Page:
Big wins for LDP and coalition partner will revive the effort to amend Japan’s pacifist constitution, a long-held goal of Shinzo Abe.
Japan’s governing party and its coalition partner have scored a sweeping victory in an upper house election held in the wake of former Prime Minister Shinzo Abe’s assassination.
The Liberal Democratic Party (LDP) won 63 seats, or more than half of the 125 seats up for grabs, local media reported on Monday.
LDP’s coalition partner Komeito won 13 seats.
Their victory in Sunday’s vote means political forces supportive of revising Japan’s pacifist constitution – a long-held ambition of Abe – retaining a two-third majority in the 248-member upper chamber.
The Kyodo news agency said The pro-constitutional amendment camp, which in addition to the LDP-Komeito coalition, includes the opposition Nippon Ishin no Kai (Japan Innovation Party) and the Democratic Party for the People, now has 179 seats.
Prime Fumio Kishida, an Abe protege, said late on Sunday that he would push ahead with plans to amend the constitution, which was imposed on Japan by the United States after World War II.
The charter, passed in 1947, reounces “war as a sovereign right of the nation”, and Abe had long sought to amend that provision, pointing to what he called a “severe” security environment, including China’s influence growing and North Korea’s nuclear and missiles programme.
Kishida said the ruling coalition “will discuss parliament over the constitution further so a consensus proposal can be compiled”.
But he said addressing the COVID-19 pandemic, Russia’s invasion of Ukraine and rising prices would be his priorities.
He also praised Japan for holding the elections, two days after Abe was shot.
“The election, which is the foundation of democracy, was challenged by violence. It was extremely meaningful that we carried out the election. I will continue to work hard to protect the democracy,” he said.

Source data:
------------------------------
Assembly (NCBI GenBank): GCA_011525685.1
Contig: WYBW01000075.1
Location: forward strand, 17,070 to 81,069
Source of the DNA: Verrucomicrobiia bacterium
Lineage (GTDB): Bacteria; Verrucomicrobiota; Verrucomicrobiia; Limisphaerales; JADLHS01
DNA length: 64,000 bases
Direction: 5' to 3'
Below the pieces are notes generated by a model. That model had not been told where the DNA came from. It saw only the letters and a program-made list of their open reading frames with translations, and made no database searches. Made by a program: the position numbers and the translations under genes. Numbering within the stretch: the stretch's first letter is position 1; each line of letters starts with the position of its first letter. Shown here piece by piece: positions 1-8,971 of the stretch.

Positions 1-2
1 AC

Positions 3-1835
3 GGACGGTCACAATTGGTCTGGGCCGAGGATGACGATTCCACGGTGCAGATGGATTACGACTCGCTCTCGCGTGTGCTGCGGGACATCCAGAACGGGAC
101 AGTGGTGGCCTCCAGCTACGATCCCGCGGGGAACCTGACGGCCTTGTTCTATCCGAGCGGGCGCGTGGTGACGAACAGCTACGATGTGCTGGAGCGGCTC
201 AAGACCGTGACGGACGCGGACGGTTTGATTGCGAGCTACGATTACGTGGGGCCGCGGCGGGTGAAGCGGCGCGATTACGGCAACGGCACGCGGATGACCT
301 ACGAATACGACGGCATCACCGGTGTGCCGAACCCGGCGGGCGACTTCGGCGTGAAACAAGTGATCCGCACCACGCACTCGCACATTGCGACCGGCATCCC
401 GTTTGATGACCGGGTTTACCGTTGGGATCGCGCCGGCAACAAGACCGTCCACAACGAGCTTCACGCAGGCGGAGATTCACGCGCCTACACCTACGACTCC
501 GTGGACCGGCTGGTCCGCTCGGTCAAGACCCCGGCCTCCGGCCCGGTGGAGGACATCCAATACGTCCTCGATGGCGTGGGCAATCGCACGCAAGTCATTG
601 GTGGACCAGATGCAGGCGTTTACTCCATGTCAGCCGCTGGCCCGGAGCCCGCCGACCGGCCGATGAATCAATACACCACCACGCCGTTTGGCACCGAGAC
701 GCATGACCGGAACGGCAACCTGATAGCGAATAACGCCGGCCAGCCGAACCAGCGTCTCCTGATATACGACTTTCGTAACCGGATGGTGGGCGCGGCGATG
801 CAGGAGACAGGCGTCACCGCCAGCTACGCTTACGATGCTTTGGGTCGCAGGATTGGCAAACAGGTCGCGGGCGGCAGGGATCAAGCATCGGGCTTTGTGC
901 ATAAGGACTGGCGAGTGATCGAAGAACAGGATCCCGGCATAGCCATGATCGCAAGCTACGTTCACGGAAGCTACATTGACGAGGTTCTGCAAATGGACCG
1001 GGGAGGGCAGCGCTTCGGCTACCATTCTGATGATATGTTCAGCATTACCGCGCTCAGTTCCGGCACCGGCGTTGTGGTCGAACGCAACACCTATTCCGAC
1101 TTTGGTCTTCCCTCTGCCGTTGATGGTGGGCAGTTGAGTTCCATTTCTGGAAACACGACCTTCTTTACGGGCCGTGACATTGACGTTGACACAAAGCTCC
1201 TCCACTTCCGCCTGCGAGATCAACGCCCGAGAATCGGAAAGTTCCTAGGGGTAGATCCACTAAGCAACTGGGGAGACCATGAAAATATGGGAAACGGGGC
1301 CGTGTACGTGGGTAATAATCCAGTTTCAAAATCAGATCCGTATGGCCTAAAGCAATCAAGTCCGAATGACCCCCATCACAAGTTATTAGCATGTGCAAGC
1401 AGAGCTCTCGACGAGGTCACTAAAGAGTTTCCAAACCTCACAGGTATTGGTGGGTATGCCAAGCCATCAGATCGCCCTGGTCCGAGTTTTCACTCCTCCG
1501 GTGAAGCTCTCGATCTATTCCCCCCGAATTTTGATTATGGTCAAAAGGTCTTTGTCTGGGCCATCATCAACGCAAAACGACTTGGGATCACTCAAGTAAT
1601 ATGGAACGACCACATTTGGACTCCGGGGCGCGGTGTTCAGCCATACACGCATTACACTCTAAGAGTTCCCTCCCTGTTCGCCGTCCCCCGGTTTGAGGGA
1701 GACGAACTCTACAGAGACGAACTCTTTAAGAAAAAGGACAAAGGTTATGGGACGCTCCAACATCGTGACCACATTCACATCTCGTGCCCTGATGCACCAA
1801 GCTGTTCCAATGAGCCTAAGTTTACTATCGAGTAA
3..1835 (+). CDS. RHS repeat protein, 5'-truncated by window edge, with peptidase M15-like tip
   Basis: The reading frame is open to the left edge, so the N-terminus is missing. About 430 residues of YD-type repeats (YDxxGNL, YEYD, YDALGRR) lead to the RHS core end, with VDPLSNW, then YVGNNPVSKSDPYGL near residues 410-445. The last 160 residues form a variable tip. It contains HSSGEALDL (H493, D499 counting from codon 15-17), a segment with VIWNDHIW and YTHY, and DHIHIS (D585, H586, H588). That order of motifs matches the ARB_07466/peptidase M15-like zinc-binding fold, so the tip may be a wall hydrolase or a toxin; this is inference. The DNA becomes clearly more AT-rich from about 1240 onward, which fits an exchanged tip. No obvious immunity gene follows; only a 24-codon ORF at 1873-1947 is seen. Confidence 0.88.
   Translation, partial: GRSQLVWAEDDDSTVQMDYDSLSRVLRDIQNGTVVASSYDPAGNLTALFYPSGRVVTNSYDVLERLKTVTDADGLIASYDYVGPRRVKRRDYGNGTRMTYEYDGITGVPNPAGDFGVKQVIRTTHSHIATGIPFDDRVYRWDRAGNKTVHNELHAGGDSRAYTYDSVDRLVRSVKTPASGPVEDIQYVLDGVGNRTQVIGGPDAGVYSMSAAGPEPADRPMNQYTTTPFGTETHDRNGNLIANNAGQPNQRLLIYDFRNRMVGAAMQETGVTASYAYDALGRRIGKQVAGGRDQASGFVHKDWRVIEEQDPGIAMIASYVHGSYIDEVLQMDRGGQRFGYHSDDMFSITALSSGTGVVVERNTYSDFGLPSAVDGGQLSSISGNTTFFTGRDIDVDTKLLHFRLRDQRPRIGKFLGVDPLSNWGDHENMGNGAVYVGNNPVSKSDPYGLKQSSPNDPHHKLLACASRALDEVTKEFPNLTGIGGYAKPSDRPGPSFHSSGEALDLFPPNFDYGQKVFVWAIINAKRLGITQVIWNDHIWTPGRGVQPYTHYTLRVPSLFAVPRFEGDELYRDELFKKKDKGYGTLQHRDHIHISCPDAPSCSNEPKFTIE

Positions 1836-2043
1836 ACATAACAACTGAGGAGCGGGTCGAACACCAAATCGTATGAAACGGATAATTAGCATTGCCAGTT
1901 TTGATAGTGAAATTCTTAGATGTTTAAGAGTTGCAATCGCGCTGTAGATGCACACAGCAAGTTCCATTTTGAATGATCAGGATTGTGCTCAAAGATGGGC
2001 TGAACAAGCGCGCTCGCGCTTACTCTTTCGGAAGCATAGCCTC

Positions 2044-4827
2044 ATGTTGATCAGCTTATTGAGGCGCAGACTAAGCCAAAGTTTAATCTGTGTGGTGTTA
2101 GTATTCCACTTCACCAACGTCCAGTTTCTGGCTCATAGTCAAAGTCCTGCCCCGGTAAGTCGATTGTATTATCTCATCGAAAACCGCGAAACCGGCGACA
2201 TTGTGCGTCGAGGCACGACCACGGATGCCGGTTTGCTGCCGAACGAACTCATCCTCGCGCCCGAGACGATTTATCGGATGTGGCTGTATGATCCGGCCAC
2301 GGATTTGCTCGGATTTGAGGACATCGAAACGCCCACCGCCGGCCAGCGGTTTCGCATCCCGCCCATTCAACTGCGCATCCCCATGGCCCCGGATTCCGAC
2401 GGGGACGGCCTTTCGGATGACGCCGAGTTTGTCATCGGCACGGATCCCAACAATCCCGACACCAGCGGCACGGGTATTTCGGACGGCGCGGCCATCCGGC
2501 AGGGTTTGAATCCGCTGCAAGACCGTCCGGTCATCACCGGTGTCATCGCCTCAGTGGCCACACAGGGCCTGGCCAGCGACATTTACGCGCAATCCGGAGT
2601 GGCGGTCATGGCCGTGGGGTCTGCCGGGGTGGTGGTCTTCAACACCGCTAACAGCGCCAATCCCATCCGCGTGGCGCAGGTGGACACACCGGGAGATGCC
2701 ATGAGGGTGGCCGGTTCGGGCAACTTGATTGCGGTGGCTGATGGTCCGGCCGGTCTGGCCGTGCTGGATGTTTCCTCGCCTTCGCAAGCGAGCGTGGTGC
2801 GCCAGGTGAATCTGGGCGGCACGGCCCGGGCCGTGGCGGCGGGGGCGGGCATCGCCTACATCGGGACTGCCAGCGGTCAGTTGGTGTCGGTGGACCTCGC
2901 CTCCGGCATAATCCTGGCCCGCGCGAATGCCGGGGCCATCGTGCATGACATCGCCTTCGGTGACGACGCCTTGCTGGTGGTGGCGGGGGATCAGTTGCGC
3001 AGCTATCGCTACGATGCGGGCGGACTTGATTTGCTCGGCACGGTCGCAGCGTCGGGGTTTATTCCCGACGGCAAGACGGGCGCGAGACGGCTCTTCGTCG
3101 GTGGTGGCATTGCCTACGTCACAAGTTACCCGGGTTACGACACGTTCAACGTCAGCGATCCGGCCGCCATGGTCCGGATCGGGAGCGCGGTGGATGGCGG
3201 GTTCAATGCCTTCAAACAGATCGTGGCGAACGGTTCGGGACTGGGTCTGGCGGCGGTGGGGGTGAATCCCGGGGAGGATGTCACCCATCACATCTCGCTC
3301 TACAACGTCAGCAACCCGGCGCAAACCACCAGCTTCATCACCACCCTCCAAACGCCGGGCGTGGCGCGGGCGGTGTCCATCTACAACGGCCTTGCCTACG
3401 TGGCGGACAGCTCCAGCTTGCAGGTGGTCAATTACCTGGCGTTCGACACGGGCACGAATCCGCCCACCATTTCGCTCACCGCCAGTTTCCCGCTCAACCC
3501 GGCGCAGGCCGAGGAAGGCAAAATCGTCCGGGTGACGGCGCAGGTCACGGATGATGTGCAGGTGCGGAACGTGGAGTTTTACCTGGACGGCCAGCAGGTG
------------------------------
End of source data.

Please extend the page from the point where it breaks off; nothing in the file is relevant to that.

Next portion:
Abe, Japan’s longest-serving prime minister and a dominant force in the LDP, was shot with a homemade gun on Friday while he was delivering a campaign speech in the western city of Nara. The killing shocked a country where violence is rare.
Kishida may move cautiously on constitutional change, but the apparent victory looked set to pave the way for more defence spending, a key LDP election promise, said Robert Ward of the International Institute of Strategic Studies. Kishida “now has a green light for this”, Ward told the Reuters news agency.
While the LDP had its best election outcome since 2013, Kyodo said the main opposition party, the Constitutional Democratic Party of Japan, lost six of the seats it held before Sunday’s vote. It now has 17 seats in the upper house.
Kenta Izumi, the CDP leader, told party leaders late on Sunday that he took the outcome as voters “not wanting to switch from the LDP and entrust us with running the government.”
He said he would not quit as party chief.
A record number of women also won seats in Sunday’s election, with some 35 of the 181 female candidates who contested the poll being elected to the upper house.
“The result reflects a slow but gradual change in the country’s male-dominated political landscape,” Kyodo said.